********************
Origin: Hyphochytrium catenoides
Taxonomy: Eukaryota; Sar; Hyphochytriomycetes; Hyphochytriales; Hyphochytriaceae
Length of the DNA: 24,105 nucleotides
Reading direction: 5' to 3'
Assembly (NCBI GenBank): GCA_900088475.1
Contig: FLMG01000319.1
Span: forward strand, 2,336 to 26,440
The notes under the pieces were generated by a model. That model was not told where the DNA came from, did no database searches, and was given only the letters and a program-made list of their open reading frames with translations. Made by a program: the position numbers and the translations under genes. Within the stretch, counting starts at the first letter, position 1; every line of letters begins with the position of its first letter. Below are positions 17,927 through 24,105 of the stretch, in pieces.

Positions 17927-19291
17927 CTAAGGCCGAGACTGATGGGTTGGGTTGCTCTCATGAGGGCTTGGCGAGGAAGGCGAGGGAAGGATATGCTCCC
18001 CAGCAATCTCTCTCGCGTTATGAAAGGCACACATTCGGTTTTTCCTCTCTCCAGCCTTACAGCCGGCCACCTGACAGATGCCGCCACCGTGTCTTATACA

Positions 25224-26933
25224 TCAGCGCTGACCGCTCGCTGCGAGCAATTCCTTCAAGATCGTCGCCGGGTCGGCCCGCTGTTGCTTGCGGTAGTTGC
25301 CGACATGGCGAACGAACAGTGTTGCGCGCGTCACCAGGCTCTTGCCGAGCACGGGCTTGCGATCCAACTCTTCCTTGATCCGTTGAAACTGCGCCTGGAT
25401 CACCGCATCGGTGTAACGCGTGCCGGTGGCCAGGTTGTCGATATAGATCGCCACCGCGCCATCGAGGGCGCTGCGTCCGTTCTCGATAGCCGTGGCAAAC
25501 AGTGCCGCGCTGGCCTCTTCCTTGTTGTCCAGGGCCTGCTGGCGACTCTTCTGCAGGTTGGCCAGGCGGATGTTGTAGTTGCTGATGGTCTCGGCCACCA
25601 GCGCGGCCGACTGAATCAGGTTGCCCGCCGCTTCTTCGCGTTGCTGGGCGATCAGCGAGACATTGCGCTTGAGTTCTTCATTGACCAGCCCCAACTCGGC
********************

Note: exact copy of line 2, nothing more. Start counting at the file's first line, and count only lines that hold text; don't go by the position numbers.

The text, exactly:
Taxonomy: Eukaryota; Sar; Hyphochytriomycetes; Hyphochytriales; Hyphochytriaceae